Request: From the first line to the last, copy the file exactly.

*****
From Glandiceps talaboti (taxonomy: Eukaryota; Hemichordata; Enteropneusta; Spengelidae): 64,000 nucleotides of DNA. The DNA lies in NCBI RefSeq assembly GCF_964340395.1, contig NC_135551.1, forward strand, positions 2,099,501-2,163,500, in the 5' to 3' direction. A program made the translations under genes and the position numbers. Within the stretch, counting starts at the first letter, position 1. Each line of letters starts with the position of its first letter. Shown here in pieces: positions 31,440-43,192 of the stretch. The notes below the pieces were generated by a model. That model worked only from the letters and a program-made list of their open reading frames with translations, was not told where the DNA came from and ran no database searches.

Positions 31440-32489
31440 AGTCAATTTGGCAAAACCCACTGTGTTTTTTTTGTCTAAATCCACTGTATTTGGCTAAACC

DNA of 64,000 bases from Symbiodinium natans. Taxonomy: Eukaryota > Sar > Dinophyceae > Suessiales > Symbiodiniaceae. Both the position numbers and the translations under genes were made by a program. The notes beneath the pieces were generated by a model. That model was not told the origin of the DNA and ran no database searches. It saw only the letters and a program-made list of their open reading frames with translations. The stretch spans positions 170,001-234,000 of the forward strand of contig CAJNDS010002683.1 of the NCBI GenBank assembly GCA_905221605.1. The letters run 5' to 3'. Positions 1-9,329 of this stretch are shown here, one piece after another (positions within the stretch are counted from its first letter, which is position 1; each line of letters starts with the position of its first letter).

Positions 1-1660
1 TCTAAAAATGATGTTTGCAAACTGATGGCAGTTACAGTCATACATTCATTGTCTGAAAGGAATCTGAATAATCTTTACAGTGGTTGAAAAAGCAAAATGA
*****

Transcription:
From Glandiceps talaboti (taxonomy: Eukaryota; Hemichordata; Enteropneusta; Spengelidae): 64,000 nucleotides of DNA. The DNA lies in NCBI RefSeq assembly GCF_964340395.1, contig NC_135551.1, forward strand, positions 2,099,501-2,163,500, in the 5' to 3' direction. A program made the translations under genes and the position numbers. Within the stretch, counting starts at the first letter, position 1. Each line of letters starts with the position of its first letter. Shown here in pieces: positions 31,440-43,192 of the stretch. The notes below the pieces were generated by a model. That model worked only from the letters and a program-made list of their open reading frames with translations, was not told where the DNA came from and ran no database searches.

Positions 31440-32489
31440 AGTCAATTTGGCAAAACCCACTGTGTTTTTTTTGTCTAAATCCACTGTATTTGGCTAAACC

DNA of 64,000 bases from Symbiodinium natans. Taxonomy: Eukaryota > Sar > Dinophyceae > Suessiales > Symbiodiniaceae. Both the position numbers and the translations under genes were made by a program. The notes beneath the pieces were generated by a model. That model was not told the origin of the DNA and ran no database searches. It saw only the letters and a program-made list of their open reading frames with translations. The stretch spans positions 170,001-234,000 of the forward strand of contig CAJNDS010002683.1 of the NCBI GenBank assembly GCA_905221605.1. The letters run 5' to 3'. Positions 1-9,329 of this stretch are shown here, one piece after another (positions within the stretch are counted from its first letter, which is position 1; each line of letters starts with the position of its first letter).

Positions 1-1660
1 TCTAAAAATGATGTTTGCAAACTGATGGCAGTTACAGTCATACATTCATTGTCTGAAAGGAATCTGAATAATCTTTACAGTGGTTGAAAAAGCAAAATGA